Speed Up a Pipeline by Using a Git Shallow Clone

4 minute read Published: 2022-05-25

When you are working with a big repository that contains a lot of commits, the CI system can take a lot of time fetching the repo. And often, you don't need the whole history to run the test suits.

By default, Gitlab do a shallow clone, and fetch only the latest 50 commit, but this can be configured globally or per job by adding a GIT_DEPTH variables.

Often in a CI system, you want to have the build artifacts of your pipeline correctly tagged with an unique version number. The best way to do this is to use git describe to get a version composed with the last tag, the number of commit since the last tag and a short commit hash.

But by having only the latest 50 commits in the history, you can't be sure that git describe will find the last tag. When it first occurs, the simplest fix is to set GIT_DEPTH: 0 to tell Gitlab to do a full clone instead of a shallow one.

This, of course, lead to a longer pipeline duration. What if you have a project that have normally not more than 20 commits between two release in normal case, but still want to ensure that it work no matter how many commits you have since the last tag?

This can be done on Gitlab with this script:


  # This snippets ensure that at least one tag is present on the history of the current branch
    - |
      echo "Fetching the latest tag..."
      # Ensure that we have all tag locally but without the history
      git fetch -q --depth=1 --tags
      # --tags ensure that it work for bot annoted and lightweight tags
      until git describe --tags; do
          echo "git: tag not found, fetching more commit..."
          git fetch -q --deepen=20 origin "${CI_COMMIT_BRANCH}"
      echo "GIT_LAST_TAG: $(git describe --tags --abbrev=0)"

    !reference [.script, git-fetch-last-tag]

Another common pipeline job that don't work by default with a shallow clone is a job that check all the commits for a merge request. Maybe you want a job that check that your commits messages are correctly formatted using the conventional commit convention.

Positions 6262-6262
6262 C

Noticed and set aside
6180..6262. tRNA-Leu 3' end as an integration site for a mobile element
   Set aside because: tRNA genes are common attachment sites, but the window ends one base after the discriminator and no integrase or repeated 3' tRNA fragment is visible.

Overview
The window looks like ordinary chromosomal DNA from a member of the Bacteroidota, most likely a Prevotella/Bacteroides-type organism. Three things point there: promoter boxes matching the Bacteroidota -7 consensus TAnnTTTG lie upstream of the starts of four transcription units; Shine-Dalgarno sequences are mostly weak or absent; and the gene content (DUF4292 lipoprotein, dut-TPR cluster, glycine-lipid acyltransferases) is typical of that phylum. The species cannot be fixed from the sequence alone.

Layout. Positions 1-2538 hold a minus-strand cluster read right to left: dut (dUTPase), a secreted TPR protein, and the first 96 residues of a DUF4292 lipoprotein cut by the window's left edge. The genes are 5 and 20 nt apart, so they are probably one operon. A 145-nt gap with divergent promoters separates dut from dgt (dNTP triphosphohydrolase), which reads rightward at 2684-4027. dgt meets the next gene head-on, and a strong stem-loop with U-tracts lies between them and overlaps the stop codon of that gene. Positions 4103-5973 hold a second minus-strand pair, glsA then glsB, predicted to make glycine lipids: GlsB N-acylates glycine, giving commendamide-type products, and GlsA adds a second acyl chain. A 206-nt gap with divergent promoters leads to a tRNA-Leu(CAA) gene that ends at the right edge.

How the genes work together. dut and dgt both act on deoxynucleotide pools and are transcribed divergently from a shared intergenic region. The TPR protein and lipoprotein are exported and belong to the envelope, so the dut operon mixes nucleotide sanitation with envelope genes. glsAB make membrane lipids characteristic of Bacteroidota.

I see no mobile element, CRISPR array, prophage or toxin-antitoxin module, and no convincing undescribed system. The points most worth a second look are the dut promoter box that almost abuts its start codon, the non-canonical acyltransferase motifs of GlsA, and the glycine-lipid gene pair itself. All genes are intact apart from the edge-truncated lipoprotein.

For this to work, you should be able to find the common ancestor between the current branch and the main branch of the project. Of course, Git has a command that return the SHA of this common ancestor: git merge-base HEAD main

To use it on the CI:


  # This snippets ensure that the common ancestor is in the history
  # and export the commit SHA as GIT_MERGE_BASE_SHA
    # This script export GIT_MERGE_BASE_SHA and ensure it is fetched
    - |
      echo "Fetching the Git Merge Base commit..."
      # First, we fetch one commit from the main branch. 
      # This is needed as without it Git doesn't know that the branch exist
      git fetch -q --depth=1 origin "refs/heads/${CI_DEFAULT_BRANCH}:refs/heads/${CI_DEFAULT_BRANCH}"
      # Now, if you just rebased your branch on top of main and you have no more
      # than 4 commits, git merge-base will already work
      until git merge-base HEAD ${CI_DEFAULT_BRANCH}; do
        echo "git: merge-base not found, fetching more commit..."
        # But if not, we fetch 10 commits from both the main branch
        # and the current until we found the ancestor
        git fetch -q --deepen=10 origin "${CI_DEFAULT_BRANCH}" "${CI_COMMIT_BRANCH}";

      GIT_MERGE_BASE_SHA=$(git merge-base HEAD ${CI_DEFAULT_BRANCH})
      export GIT_MERGE_BASE_SHA

    - !reference [.script, git-fetch-merge-base]
    - echo "The common ancestor SHA is: ${GIT_MERGE_BASE_SHA}"

With this two snippets, you can have all your CI job using a fast git shallow clone and then have only the jobs that need at least one tag or that need the GIT_MERGE_BASE_SHA variable to fetch more history as needed.